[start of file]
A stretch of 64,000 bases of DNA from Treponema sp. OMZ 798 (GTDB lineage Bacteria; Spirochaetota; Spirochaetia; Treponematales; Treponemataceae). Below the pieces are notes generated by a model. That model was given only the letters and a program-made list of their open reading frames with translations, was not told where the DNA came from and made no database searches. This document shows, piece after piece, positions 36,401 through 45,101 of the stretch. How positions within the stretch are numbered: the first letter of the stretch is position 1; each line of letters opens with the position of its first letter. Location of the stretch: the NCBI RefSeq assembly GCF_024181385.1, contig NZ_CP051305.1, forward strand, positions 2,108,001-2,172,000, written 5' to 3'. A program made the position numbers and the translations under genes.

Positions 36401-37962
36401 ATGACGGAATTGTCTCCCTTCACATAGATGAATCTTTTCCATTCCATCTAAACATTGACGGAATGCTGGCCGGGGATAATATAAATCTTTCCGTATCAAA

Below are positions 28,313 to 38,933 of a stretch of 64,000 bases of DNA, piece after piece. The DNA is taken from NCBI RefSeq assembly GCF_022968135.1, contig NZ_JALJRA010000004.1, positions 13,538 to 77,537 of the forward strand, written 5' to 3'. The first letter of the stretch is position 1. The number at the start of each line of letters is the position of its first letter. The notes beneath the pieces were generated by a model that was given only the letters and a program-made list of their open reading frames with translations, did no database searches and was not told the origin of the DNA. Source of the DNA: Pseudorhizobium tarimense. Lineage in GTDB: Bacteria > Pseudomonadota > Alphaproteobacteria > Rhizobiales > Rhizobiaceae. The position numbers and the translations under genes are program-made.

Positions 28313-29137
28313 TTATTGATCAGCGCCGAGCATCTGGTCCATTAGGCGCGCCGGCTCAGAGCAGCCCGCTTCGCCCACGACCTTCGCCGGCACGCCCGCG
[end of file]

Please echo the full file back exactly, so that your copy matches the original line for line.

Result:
A stretch of 64,000 bases of DNA from Treponema sp. OMZ 798 (GTDB lineage Bacteria; Spirochaetota; Spirochaetia; Treponematales; Treponemataceae). Below the pieces are notes generated by a model. That model was given only the letters and a program-made list of their open reading frames with translations, was not told where the DNA came from and made no database searches. This document shows, piece after piece, positions 36,401 through 45,101 of the stretch. How positions within the stretch are numbered: the first letter of the stretch is position 1; each line of letters opens with the position of its first letter. Location of the stretch: the NCBI RefSeq assembly GCF_024181385.1, contig NZ_CP051305.1, forward strand, positions 2,108,001-2,172,000, written 5' to 3'. A program made the position numbers and the translations under genes.

Positions 36401-37962
36401 ATGACGGAATTGTCTCCCTTCACATAGATGAATCTTTTCCATTCCATCTAAACATTGACGGAATGCTGGCCGGGGATAATATAAATCTTTCCGTATCAAA

Below are positions 28,313 to 38,933 of a stretch of 64,000 bases of DNA, piece after piece. The DNA is taken from NCBI RefSeq assembly GCF_022968135.1, contig NZ_JALJRA010000004.1, positions 13,538 to 77,537 of the forward strand, written 5' to 3'. The first letter of the stretch is position 1. The number at the start of each line of letters is the position of its first letter. The notes beneath the pieces were generated by a model that was given only the letters and a program-made list of their open reading frames with translations, did no database searches and was not told the origin of the DNA. Source of the DNA: Pseudorhizobium tarimense. Lineage in GTDB: Bacteria > Pseudomonadota > Alphaproteobacteria > Rhizobiales > Rhizobiaceae. The position numbers and the translations under genes are program-made.

Positions 28313-29137
28313 TTATTGATCAGCGCCGAGCATCTGGTCCATTAGGCGCGCCGGCTCAGAGCAGCCCGCTTCGCCCACGACCTTCGCCGGCACGCCCGCG